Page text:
|Global experts discuss policy recommendations on training and education for health professionals|
Experts from the World Health Organization (WHO), nongovernmental organizations and academia are developing new recommendations for how to educate and train the health workforce to better respond to changing health needs.
The experts are gathering this week (March 20-22) at the Pan American Health Organization (PAHO), Regional Office for the Americas of WHO, for a meeting organized by PAHO/WHO with support from Capacity Plus (a global project of the U.S. Agency for International Development, USAID) and in collaboration with the U.S. President’s Emergency Fund for AIDS Relief (PEPFAR) and USAID.
The need for renewed efforts in this area arises from a global crisis in the health workforce, which is characterized by critical shortages, mismatched skills, and uneven geographical distribution of health professionals, problems that leave millions of people without access to appropriate health services.
The recommendations are intended to provide guidance to policymakers and educators on how to increase the number of health workers with the right skills. They will include guidance on attracting a broad range of health workers professionals and enrolling them into appropriate training programs, and how to adapt to technological changes and the challenges on faculty and curriculum development to deliver quality education and training.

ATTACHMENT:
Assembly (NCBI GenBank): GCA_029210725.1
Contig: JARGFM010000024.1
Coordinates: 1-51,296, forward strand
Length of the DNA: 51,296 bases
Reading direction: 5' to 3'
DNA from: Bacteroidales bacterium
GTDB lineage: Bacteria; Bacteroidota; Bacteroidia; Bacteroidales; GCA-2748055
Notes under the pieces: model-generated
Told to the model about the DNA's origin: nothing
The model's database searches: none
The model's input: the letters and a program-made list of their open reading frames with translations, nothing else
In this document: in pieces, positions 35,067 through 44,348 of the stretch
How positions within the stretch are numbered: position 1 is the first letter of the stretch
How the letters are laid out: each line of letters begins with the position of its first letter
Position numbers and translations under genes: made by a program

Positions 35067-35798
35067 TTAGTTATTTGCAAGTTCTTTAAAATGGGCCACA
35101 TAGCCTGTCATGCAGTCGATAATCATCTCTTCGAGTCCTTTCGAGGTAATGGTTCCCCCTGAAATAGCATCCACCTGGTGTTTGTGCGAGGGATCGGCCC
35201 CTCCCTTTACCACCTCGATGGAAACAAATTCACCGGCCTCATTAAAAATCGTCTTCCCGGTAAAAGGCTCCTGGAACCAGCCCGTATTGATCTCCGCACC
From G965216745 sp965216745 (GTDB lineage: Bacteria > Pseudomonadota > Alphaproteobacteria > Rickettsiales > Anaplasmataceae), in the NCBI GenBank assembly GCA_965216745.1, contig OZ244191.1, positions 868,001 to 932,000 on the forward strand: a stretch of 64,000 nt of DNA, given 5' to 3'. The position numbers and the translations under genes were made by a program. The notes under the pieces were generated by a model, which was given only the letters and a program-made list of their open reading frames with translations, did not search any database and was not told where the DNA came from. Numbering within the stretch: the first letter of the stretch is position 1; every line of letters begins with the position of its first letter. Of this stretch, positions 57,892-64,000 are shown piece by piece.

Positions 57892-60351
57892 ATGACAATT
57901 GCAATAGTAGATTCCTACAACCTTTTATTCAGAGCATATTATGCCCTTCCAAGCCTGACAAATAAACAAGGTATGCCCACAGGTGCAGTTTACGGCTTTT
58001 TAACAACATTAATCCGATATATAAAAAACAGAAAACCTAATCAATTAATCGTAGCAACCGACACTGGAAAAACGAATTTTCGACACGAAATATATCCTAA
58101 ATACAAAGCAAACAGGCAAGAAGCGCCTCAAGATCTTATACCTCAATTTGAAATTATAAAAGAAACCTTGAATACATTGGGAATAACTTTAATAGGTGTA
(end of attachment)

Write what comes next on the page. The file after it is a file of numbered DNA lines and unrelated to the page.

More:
“The challenges are not limited to increasing the output of health professionals by training institutions, which is obviously indispensable to address situations of absolute shortages,” said Dr. Jon K. Andrus, PAHO’s Deputy Director, in opening the meeting. ”The question is more complex and requires higher levels of political commitment, innovations and creativity, as reflected in the very questions that this initiative is addressing.”
Despite progress in medical education in Latin America and the Caribbean, millions of the Region’s people lack regular access to basic care. “The poorest, the least empowered, the most marginalized are generally those who have the least access to health care services, with the fewest numbers of qualified health professionals,” said Dr. Andrus.
He added that higher-income countries also face challenges in maintaining a sufficient health workforce, particularly in the area of primary health care.
Since the 1960s, the Region of the Americas has seen a steady expansion in the number of academic and training institutions for health personnel, and PAHO has been closely associated with this trend, Dr. Andrus noted. As an example, he cited PALTEX, a PAHO program that facilitates access for health sciences students to textbooks and educational material in 530 academic centers in more than 20 countries.
Other participants in this week’s meeting include Wim Van Lergerghe, Director of Policy in WHO’s Health Systems and Human Resources department, who emphasized the importance of adapting the education of health professionals to the process of health system reform. Dr. Estelle Quain, of USAID, said the new recommendations must address how to keep health professionals in their profession while also focusing on how to better meet the workforce needs of emerging health systems.